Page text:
This New Zealand case (and the global internet interventionism) is an example of the latter school of thought – world “governance” rather than the formal World Government.

    “And what about people who are opposed to both formal Federations and functionionalist “governance” agreements?”

    Oh we do not have a school of thought – at least not as far as academia and the rest of the international elite are concerned.

    “But Paul there are localists”.

    “Localism” is just about getting world policies into local areas (via Adgenda 21 and so on).

    Just as “Community Organizers” are about getting more funding and regulations (and so on).

    Independent places that have FUNDAMENTALLY different laws (whether on the copyright, or on free speech or on “discrimination” or on – well anything) are not on the agenda of enlighted people.

  • Laird

    I certainly hope you’re right, Bruce. The US needs to be taken down a notch or two.

  • Laird

    I certainly hope you’re right, Bruce. The US needs to be taken down a notch or two.

  • renminbi

    As an American I wish more foreign gov’ts would show some spine and tell our gov’t to fuck off on these matters. Actually it would also be nice if our electorate did the same.

  • Anonymous

    The rumor about the raid on Kim DotCom is that it’s even worse than it looks.

    The story goes that treaty used to justify the attack was never approved by Congress. BHO instead signed it without authorization, nor the power to approve it.

    Not really enough of a lawyer or expert to say how true that is.

  • Alisa

    Rob:

    I’m not necessarily arguing that Dotcom and PirateBay are good guys, although their copying of bits of information is arguably peaceful while states’ reactions are violent.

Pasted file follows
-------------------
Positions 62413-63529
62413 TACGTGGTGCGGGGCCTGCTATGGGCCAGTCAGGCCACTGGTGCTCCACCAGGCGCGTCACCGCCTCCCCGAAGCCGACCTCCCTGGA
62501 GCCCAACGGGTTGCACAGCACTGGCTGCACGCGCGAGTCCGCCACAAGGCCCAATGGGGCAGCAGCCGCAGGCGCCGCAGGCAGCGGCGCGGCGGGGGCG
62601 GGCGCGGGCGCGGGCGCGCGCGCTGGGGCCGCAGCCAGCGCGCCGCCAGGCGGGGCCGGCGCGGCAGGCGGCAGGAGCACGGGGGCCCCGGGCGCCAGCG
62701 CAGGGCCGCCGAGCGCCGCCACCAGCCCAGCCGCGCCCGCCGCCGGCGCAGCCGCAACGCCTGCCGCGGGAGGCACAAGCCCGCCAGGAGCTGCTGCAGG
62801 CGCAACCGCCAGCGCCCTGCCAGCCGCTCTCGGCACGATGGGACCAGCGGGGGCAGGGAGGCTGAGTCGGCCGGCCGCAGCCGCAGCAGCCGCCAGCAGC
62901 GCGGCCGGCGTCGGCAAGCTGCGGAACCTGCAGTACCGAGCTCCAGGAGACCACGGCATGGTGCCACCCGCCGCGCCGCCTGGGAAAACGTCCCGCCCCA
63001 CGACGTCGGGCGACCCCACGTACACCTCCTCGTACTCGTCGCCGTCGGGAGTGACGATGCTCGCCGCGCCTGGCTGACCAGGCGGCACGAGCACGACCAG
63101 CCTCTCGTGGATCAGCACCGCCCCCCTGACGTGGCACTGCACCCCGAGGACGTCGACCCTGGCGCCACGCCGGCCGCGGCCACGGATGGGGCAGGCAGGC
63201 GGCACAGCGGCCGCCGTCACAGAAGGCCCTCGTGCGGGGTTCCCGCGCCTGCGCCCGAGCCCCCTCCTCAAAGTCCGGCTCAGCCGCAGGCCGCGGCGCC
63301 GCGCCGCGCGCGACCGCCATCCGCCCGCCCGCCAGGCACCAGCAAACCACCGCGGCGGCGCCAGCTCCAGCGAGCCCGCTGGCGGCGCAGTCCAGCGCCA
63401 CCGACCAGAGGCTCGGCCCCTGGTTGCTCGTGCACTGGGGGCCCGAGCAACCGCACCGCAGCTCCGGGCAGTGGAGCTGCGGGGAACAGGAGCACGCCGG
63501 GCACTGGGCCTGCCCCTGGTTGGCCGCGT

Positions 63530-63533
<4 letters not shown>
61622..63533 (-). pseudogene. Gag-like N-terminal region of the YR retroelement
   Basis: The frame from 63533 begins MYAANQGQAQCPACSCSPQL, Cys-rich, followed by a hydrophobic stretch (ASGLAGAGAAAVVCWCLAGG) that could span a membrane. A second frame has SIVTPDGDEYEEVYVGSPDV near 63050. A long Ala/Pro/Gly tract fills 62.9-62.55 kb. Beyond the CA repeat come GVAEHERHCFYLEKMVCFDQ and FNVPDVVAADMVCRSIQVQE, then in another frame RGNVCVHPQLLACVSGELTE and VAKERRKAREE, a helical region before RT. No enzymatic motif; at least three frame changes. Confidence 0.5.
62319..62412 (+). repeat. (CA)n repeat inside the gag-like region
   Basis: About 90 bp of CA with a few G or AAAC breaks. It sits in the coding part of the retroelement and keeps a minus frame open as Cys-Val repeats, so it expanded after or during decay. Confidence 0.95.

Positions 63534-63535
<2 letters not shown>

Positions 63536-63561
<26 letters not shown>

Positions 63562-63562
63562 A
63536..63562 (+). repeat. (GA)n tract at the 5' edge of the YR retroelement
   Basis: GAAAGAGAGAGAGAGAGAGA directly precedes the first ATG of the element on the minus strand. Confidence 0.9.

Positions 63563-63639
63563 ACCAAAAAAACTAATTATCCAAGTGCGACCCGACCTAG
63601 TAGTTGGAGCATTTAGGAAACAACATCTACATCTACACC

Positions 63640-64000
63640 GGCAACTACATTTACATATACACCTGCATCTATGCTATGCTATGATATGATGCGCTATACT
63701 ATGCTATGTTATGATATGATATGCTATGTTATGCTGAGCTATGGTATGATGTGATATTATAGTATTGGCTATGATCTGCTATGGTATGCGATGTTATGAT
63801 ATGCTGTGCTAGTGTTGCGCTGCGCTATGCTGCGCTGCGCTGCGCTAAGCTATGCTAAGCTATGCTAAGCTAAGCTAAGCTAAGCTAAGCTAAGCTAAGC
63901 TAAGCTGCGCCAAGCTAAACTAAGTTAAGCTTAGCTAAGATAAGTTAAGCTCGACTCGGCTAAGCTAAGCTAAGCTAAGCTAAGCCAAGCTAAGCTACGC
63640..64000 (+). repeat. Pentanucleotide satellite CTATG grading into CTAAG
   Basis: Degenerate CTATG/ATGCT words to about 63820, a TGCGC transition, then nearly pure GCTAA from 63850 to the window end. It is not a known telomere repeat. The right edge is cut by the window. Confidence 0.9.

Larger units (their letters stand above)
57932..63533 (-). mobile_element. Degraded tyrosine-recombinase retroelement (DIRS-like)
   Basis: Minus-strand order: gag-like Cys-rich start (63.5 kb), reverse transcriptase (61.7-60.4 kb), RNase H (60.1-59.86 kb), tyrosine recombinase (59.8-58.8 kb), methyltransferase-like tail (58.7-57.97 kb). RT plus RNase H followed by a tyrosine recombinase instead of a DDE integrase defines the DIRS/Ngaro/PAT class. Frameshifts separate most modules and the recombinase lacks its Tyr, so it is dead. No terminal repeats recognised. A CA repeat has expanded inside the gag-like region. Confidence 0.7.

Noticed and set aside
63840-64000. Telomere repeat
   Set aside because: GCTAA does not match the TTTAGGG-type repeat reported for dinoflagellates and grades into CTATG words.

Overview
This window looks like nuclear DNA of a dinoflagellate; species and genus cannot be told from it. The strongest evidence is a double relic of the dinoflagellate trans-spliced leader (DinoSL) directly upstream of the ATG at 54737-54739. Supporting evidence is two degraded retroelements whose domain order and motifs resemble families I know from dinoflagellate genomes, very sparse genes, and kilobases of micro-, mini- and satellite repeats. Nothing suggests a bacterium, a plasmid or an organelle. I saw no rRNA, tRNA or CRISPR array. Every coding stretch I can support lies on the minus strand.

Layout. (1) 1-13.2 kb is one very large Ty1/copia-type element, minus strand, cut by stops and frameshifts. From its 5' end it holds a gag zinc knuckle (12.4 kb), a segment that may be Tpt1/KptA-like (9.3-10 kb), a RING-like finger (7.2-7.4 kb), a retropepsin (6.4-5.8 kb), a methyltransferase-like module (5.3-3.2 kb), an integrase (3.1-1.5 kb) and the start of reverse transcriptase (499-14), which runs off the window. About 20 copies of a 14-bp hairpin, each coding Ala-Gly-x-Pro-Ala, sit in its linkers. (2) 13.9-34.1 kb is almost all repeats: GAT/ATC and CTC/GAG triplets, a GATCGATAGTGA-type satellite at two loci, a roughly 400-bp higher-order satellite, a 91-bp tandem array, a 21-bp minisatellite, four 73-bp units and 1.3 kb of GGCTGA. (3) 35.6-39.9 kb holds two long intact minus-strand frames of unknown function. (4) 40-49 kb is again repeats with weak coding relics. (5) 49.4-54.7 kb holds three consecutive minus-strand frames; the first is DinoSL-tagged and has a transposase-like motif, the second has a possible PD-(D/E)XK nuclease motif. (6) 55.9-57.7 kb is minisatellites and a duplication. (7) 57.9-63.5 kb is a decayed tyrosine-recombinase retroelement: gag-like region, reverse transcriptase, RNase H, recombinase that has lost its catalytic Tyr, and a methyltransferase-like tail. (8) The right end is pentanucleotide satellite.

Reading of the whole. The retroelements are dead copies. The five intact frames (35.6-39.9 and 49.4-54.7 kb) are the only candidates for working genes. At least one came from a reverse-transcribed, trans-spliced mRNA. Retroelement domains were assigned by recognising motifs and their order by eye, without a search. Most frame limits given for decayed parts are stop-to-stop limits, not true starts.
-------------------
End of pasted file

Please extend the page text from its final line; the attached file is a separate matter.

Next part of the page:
As someone who is not familiar with the technical details of the website in question, I am not necessarily arguing about these guys’ goodness or badness either, but if it just so happens that they are bad guys, then their “copying of bits of information” is no more peaceful than any other kind of non-violent(?) theft, is it?

    There was a time when you could host your web site in the right jurisdiction and it would not be touched.

    But that’s not the point either: what if we were talking about a website that is engaged in something much more horrendous than a “mere” theft of someone’s intellectual property, such as, say, human trafficking?

    The important point being missed here is that the site was shut down without any due process on the part of any of the governments involved (and there are at least 3 of them, as far as I can see), with the site’s owners having been given no opportunity to even reply to the accusations levied against them. That’s the real problem here, IMHO.

  • Calico Jack

    Torrentfreak is a good place to see the sheer extent of the ongoing crackdown…and it’s massive. Even SOCA have been getting involved. The threat directed at individuals on the RnBXclusive.com website after it was taken down by the Serious Organised Crime Agency was so unprofessional it was thought by many people to be a hoax.

  • Paul Marks

    Veryretired is correct.

    Even where there is no ideology involved (and there is now – the ideology of “enlighened” world “governance) the very nature of government (i.e. force and fear) leaves it open to moral corruption.

    That is why liberty only survives when there is another “city” to flee to.

    It is why the Roman Empire (a de facto monopoly state) grow more and more towards tyranny.

    And is is why both Italian and German unifications were a “bad thing” (as Lady B. would have said).

    And why world “governance” (via treaties and so on) is a bad path.